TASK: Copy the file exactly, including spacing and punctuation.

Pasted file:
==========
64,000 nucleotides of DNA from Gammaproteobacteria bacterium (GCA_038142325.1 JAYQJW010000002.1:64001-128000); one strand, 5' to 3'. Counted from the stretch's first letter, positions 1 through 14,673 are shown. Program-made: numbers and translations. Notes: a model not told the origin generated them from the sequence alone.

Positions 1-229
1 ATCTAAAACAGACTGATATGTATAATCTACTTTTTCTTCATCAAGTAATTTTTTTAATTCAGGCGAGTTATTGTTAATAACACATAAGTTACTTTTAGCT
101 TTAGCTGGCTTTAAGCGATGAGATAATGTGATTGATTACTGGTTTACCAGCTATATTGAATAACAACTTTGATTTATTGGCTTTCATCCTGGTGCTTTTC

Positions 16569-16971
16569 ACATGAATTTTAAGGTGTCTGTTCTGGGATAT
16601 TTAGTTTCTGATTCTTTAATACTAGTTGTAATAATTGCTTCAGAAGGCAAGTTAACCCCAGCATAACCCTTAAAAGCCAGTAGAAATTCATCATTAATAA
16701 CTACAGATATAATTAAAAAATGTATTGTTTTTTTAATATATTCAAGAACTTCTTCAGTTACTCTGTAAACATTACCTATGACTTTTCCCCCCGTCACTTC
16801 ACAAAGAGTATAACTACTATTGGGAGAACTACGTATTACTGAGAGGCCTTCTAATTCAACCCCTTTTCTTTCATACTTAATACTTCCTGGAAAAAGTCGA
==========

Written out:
64,000 nucleotides of DNA from Gammaproteobacteria bacterium (GCA_038142325.1 JAYQJW010000002.1:64001-128000); one strand, 5' to 3'. Counted from the stretch's first letter, positions 1 through 14,673 are shown. Program-made: numbers and translations. Notes: a model not told the origin generated them from the sequence alone.

Positions 1-229
1 ATCTAAAACAGACTGATATGTATAATCTACTTTTTCTTCATCAAGTAATTTTTTTAATTCAGGCGAGTTATTGTTAATAACACATAAGTTACTTTTAGCT
101 TTAGCTGGCTTTAAGCGATGAGATAATGTGATTGATTACTGGTTTACCAGCTATATTGAATAACAACTTTGATTTATTGGCTTTCATCCTGGTGCTTTTC

Positions 16569-16971
16569 ACATGAATTTTAAGGTGTCTGTTCTGGGATAT
16601 TTAGTTTCTGATTCTTTAATACTAGTTGTAATAATTGCTTCAGAAGGCAAGTTAACCCCAGCATAACCCTTAAAAGCCAGTAGAAATTCATCATTAATAA
16701 CTACAGATATAATTAAAAAATGTATTGTTTTTTTAATATATTCAAGAACTTCTTCAGTTACTCTGTAAACATTACCTATGACTTTTCCCCCCGTCACTTC
16801 ACAAAGAGTATAACTACTATTGGGAGAACTACGTATTACTGAGAGGCCTTCTAATTCAACCCCTTTTCTTTCATACTTAATACTTCCTGGAAAAAGTCGA